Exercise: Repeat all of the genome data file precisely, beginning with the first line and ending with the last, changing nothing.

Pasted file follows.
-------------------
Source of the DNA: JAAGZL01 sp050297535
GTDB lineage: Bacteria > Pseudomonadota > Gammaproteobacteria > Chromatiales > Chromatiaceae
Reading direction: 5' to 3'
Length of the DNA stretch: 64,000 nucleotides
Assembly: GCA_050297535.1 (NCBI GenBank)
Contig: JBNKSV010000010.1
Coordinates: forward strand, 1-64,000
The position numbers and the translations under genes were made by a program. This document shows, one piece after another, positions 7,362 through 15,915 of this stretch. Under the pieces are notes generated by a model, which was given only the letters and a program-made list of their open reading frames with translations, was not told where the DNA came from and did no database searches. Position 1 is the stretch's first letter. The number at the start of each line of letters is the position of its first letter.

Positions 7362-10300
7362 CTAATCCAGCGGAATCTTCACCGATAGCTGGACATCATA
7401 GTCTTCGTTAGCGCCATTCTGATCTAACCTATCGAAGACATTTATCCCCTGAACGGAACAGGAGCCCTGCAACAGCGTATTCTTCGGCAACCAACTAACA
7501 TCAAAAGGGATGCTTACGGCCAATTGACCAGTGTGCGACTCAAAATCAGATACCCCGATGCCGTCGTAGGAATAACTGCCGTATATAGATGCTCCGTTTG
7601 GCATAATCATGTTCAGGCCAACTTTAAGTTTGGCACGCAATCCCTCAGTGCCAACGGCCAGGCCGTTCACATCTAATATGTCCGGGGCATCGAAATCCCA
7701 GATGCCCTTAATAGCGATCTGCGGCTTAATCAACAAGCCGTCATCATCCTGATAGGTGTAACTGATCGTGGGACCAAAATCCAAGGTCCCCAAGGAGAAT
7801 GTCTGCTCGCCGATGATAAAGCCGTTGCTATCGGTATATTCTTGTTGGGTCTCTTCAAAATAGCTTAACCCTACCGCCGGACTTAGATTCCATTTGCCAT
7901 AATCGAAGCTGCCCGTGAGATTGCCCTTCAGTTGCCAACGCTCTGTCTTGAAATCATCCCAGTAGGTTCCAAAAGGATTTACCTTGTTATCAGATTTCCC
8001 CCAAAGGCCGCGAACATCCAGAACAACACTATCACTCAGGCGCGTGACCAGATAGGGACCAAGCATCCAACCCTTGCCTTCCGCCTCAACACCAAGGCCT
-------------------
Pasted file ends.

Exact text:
Source of the DNA: JAAGZL01 sp050297535
GTDB lineage: Bacteria > Pseudomonadota > Gammaproteobacteria > Chromatiales > Chromatiaceae
Reading direction: 5' to 3'
Length of the DNA stretch: 64,000 nucleotides
Assembly: GCA_050297535.1 (NCBI GenBank)
Contig: JBNKSV010000010.1
Coordinates: forward strand, 1-64,000
The position numbers and the translations under genes were made by a program. This document shows, one piece after another, positions 7,362 through 15,915 of this stretch. Under the pieces are notes generated by a model, which was given only the letters and a program-made list of their open reading frames with translations, was not told where the DNA came from and did no database searches. Position 1 is the stretch's first letter. The number at the start of each line of letters is the position of its first letter.

Positions 7362-10300
7362 CTAATCCAGCGGAATCTTCACCGATAGCTGGACATCATA
7401 GTCTTCGTTAGCGCCATTCTGATCTAACCTATCGAAGACATTTATCCCCTGAACGGAACAGGAGCCCTGCAACAGCGTATTCTTCGGCAACCAACTAACA
7501 TCAAAAGGGATGCTTACGGCCAATTGACCAGTGTGCGACTCAAAATCAGATACCCCGATGCCGTCGTAGGAATAACTGCCGTATATAGATGCTCCGTTTG
7601 GCATAATCATGTTCAGGCCAACTTTAAGTTTGGCACGCAATCCCTCAGTGCCAACGGCCAGGCCGTTCACATCTAATATGTCCGGGGCATCGAAATCCCA
7701 GATGCCCTTAATAGCGATCTGCGGCTTAATCAACAAGCCGTCATCATCCTGATAGGTGTAACTGATCGTGGGACCAAAATCCAAGGTCCCCAAGGAGAAT
7801 GTCTGCTCGCCGATGATAAAGCCGTTGCTATCGGTATATTCTTGTTGGGTCTCTTCAAAATAGCTTAACCCTACCGCCGGACTTAGATTCCATTTGCCAT
7901 AATCGAAGCTGCCCGTGAGATTGCCCTTCAGTTGCCAACGCTCTGTCTTGAAATCATCCCAGTAGGTTCCAAAAGGATTTACCTTGTTATCAGATTTCCC
8001 CCAAAGGCCGCGAACATCCAGAACAACACTATCACTCAGGCGCGTGACCAGATAGGGACCAAGCATCCAACCCTTGCCTTCCGCCTCAACACCAAGGCCT